Вы находитесь на странице: 1из 18

Syntax analyzer

Syntax analysis
Syntax a programming language describes the proper form/structure of its programs
Is the order of expressions correct as defined by the grammar of the language Rules which determine whether a given string is valid or not

Determines the structure of the source string Generate error


omissions, wrong order of tokens

Recover from some of the errors

Errors Handling
Detection
Finding position at which they occur

Reporting
Clear / accurate presentation

Recovery
How to skip over to continue and find later errors Cannot impact compilation of correct programs

Basic issues in Parsing


Specification of the syntax of a language
Precise and unambiguous Cover all syntactical details Described using context free grammar

Representation of output after parsing


The parse tree

Parsing algorithms
Top down Bottom up

From text to abstract syntax


program text 5 + (7 * x)
Lexical Analyzer

token stream Grammar: E id E num E E + E E E * E E ( E )

num

num

id

Parser
syntax error valid

parse tree
E E num * + ( E x num E E * ) E id
5

+ num 7

Abstract syntax tree

Context Free Grammar


1. A set of terminal symbols, "tokens."
The terminals are the elementary symbols of the language defined by the grammar.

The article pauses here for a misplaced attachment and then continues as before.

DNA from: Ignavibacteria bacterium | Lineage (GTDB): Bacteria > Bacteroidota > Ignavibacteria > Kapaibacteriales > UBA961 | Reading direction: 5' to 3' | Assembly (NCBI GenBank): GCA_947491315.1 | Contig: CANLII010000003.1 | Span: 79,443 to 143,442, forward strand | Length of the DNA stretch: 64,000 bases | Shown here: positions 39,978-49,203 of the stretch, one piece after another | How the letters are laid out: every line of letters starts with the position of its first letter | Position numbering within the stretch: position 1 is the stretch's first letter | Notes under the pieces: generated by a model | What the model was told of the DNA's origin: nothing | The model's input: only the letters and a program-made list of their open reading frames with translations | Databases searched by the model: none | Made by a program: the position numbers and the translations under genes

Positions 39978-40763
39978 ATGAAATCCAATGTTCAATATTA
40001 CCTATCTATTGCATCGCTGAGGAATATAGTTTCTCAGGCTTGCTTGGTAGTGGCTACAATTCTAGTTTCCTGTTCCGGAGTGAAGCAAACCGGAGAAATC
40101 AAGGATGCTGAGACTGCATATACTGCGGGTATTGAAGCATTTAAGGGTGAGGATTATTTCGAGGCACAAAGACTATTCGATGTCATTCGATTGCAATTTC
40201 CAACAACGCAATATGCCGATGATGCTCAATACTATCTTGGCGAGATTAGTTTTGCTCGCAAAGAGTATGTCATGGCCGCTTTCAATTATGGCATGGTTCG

2. A set of nonterminals, "syntactic variables." 3. A set of productions, where


nonterminal, head or (LHS) of the production, an arrow, (start symbol) sequence of terminals and/or

Context free grammar


The basic CFG rule form is:
XY1 Y2 Y3 Yn X is a nonterminal (start symbol) Ys may be nonterminals or terminals.

Notation expression id | num | ( expression ) | expression operator expression operator + | - | * | /

CFG
Nonterminals:
Expression, operator

Terminals:
id, num, +,-,*,/ (id and num are treated as tokens)

Sentence: id * num +num (x*2+3) The language has 6 rules (productions)


Production rule (substitution rule)

terminal symbol terminal and

CFG
Grammar rules: E id E num E E + E E E * E E ( E )

Derivation
Derivation provides means for generating sentences of the language A grammar derives strings by beginning with the start symbol and repeatedly replacing a nonterminal by the body of a production for that nonterminal. The terminal strings that can be derived from the start symbol form the language defined by the

CFG
Grammar rules: E id E num E E + E E E * E E ( E ) Derivation: E E+E 1+E 1+E*E 1+2*E 1+2*3

Parsing
Parsing is the problem of taking a string of terminals and figuring out how to derive it from the start symbol of the grammar, If it cannot be derived from the start symbol of the grammar, then reporting syntax errors within the string.

Parse Tree
Grammar rules: E ( E ) E E * E E E + E E num E id
E

E num

E num

E id

Leftmost derivation
Grammar rules:

E id E num E E + E E E * E E ( E )

Derivation: E E+E 1+E 1+E+E 1+2+E 1+2*3

Parse tree:
E

1 E

14

Rightmost derivation
Derivation: E E*E E*3 E+E*3 E+2*3 1+2*3
Parse tree:
E

3 E

Ambiguity
CFG is ambiguous if produces more than one parse tree for the same sentence Grammar is ambiguous when the same nonterminal appears twice on RHS E E + E|E*E|(E)|id|num

Ambiguity
Grammar rules: E id E num E E + E E E * E E ( E ) Leftmost derivation Derivation: E E+E 1+E 1+E+E 1+2+E 1+2*3 Parse tree:
E E 1 + E 2 E * E 3

Rightmost derivation Derivation: E E*E E*3 E+E*3 E+2*3 1+2*3 Parse tree:
E E E 1 + * E 2 E 3

17

Eliminating Ambiguity
Ambiguous grammar: E id E num E E + E E E * E E ( E ) Non-ambiguous grammar: E E + T //new non terminal E T T T * F T F F id F ( E )

Derivation: E E+T 1+T 1+T*F 1+F*F 1+2*F 1+2*3


18

Parse tree:
E E T F 1 + T F 2 T * F 3